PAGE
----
Can I ask what FM is, that you were diagnosed with? (Apologies if you said and I missed it).

I know there is an alternative to Levothyroxine, but I understand that it is very expensive, and I'm not sure if my GP would be prepared to prescribe it. Thank you again for your lovely post. (And I probably will get in touch for help - thanks.)


You're welcome!

Here's some links: TUK forum: healthunlocked.com/thyroidu...

& the charity's website list of symptoms:


These symptoms were what used to be used to diagnose hypothyroidism, rather than the current very inaccurate blood tests. Hopefully your GP will take note if you tick a lot of the boxes & quack appropriately. It's also good to get comprehensive blood tests done for free T4 & T3, which many GPs refuse to do. The testing range is too high for many people, who suffer unnecessarily. Any deficiency of the micro-nutrients I listed can cause our endocrine system to mess up, so if you can get those tested, & rule them out of the equation by supplementing, then all the better for flattening out the hormonal playing field. Two excellent members of TUK are particularly on form with this regard, so look out for SeasideSusie & SlowDragon's posts & responses, as well as the brilliant admins. If you get as many blood tests done as your GP will agree to, post them along with the ranges (in brackets) as a place to start effective diagnosis. I can't afford it on top of my meds & supplement expenses, but a lot of people opt for private blood testing which is discounted via TUK's charity website.

Taking your temperature (Barnes basal body temperature test) before getting out of bed for three months may also confirm if you're hypo: nourishholisticnutrition.co... My temperature was 35.1 degree celcius, so over 1.5 degrees lower than average, though it now feels fine at 36.1. I don't suffer in the occasional summer heatwaves as I've better temperature regulation. I just used a cheap digital thermometer, though I bought a second one as I thought the first was faulty as the reading was so low.

Again, a lot of doctors, even endocrinologists seem ignorant of hashimoto's which is very common. My issue isn't autoimmune, which meant I was left increasingly poorly for a long time, having had symptoms since my teens. Some people do manage to get T3 or NDT from their medics if they can prove things like conversion or genetic issues, but it's usually a running battle involving private testing to get either, so I just buy my own. Many people are fine on T4, so it's good to rule that out first, & other meds if not. T3 is the stuff our cells mitochondria need, so no faffing with conversion. Some numpty in Whitehall decided to buy it from a pharmaceutical company that upped the price to £3 a 20mcg pill which is the cost of 90 25mcg tablets in other countries, hence it being so difficult to get here. NDT (natural dessicated thyroid) is what was used successfully for 100 years prior to synthetic hormones being invented, & works best for most people (some hashi's folks don't feel so well on it) as it contains all the hormones the human body should produce including T1, T2 & calcitonin. Some research has found lack of T2 can increase the risk of obesity, & they're not yet sure what the other hormones do, aside from make most hypo's feel better. :) It's my only non-veggie habit as I take a low dose on top of T3 in winter, to avoid a return of skin & temperature symptoms.

Sjogrens often pops up on the TUK & the PA (pernicious anaemia) forums. I'm unsure if that's also autoimmune related. It's unfortunate that these disorders often bring their friends, & some poor folks have a handful of issues related to antibody production. I was tested for diabetes insipidus, (vasoppressin/antidiuretic hormone issue) as that can be caused by a pituitary adenoma, the latter causing my issue of secondary hypothyroidism which doctors & endos seem to know absolutely b****r all about. It might be worth flagging that DI as a potential issue with your GP.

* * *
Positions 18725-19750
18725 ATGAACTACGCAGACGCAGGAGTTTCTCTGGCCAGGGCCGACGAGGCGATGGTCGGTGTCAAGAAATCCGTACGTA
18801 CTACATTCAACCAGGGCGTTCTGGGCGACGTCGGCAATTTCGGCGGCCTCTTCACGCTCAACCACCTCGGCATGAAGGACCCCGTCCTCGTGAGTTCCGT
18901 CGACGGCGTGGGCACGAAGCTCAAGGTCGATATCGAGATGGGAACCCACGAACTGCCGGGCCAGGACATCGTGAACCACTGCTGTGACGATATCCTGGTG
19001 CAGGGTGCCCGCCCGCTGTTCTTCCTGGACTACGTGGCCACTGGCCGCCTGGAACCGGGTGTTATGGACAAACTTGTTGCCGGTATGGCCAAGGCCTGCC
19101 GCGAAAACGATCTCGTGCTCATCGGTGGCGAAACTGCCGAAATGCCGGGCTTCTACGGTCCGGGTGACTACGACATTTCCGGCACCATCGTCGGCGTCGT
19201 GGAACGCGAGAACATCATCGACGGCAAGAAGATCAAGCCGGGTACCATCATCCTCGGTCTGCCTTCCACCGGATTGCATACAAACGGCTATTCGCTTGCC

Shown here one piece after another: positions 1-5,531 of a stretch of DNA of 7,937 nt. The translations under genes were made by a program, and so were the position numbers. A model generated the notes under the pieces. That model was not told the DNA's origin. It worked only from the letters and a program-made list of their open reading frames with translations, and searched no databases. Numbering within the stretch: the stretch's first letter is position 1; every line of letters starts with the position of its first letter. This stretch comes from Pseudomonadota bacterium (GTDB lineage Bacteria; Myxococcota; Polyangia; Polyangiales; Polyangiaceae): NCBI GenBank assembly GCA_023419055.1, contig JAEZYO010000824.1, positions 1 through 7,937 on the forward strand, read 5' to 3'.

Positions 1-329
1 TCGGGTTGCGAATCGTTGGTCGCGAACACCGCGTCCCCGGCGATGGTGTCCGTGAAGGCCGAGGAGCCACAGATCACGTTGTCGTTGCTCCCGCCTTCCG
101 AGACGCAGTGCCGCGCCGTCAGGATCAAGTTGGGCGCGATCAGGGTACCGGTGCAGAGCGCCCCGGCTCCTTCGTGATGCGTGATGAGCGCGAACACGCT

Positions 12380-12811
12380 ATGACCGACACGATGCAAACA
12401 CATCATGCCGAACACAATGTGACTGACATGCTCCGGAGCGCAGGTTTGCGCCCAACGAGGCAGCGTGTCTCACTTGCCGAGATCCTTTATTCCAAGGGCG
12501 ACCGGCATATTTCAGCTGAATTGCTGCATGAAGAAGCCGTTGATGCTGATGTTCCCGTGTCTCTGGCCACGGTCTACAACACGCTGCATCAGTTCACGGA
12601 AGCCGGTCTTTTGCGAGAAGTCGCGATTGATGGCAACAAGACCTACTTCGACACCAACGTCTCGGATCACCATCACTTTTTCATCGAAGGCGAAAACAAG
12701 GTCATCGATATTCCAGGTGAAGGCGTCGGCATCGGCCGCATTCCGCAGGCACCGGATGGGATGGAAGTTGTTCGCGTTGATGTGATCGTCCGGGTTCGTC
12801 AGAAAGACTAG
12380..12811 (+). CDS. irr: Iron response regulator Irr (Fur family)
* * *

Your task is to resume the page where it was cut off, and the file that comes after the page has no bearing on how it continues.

FM is fibromyalgia, which is now a common diagnosis for older women, & increasingly younger women & men. It's similar to CFS (chronic fatigue syndrome) & ME (Myalgic Encephalomyelitis) with regard to fatigue, but has accompanying aches & flu-like symptoms which can be even more debilitating. It's thought these ailments were dreamed up by the drug companies when the criteria for diagnosing hypothyroidism changed from symptoms to blood tests. Nothing seems to effectively help FM/CFS/ME, yet billions of prescriptions for drugs that make sufferers more hypothyroid & possibly addicted are dished out, instead of the simple cheap medications that are effective. The research is carried out by the drugs companies who have themselves a very lucrative cash cow.


Thank you again. I did manage to find and join the thyroid forum, but appreciate the link, and also the recommendations for SeaSusie's and SLowDragon's posts.

Sjogren's Syndrome IS aunt-immune, so maybe there is a link. For reasons best known to itself my body has started to accumulate little (and not-so-little) piles of calcium on some of my joints. Sometimes these hurt, mostly they don't. There is no apparent reason for this, but it's happening.

Both my GP and the consultant have offered surgery for it, but TBH as they are unsightly rather than uncomfortable I don't really want to.

I'll dig our thermometer out and start keeping a note of my morning temperature.

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Definitely ask for autoimmune antibody tests!

Magnesium, vitamin K2, & boron are essential for directing calcium to where we want it, but I've no knowledge of why it could be directed to your joints. Is it a type of autoimmune arthritis?

Good luck with your temperature testing!


Reposting this link from a post on TUK re B3 & mental health: doctoryourself.com/niacinre...


If you follow any of my posts you will see that I advocate whole food plant based diet. The great news is if you adopt this kind of lifestyle, losing weight for the long term is almost guaranteed and usually easy to troubleshoot if you don't. The people who don't lose weight tend to have other health issues and these may need specialist advice.

If you are interested then the Veganuary website is a great place to start where you will get people doing similar and sharing ideas & tips.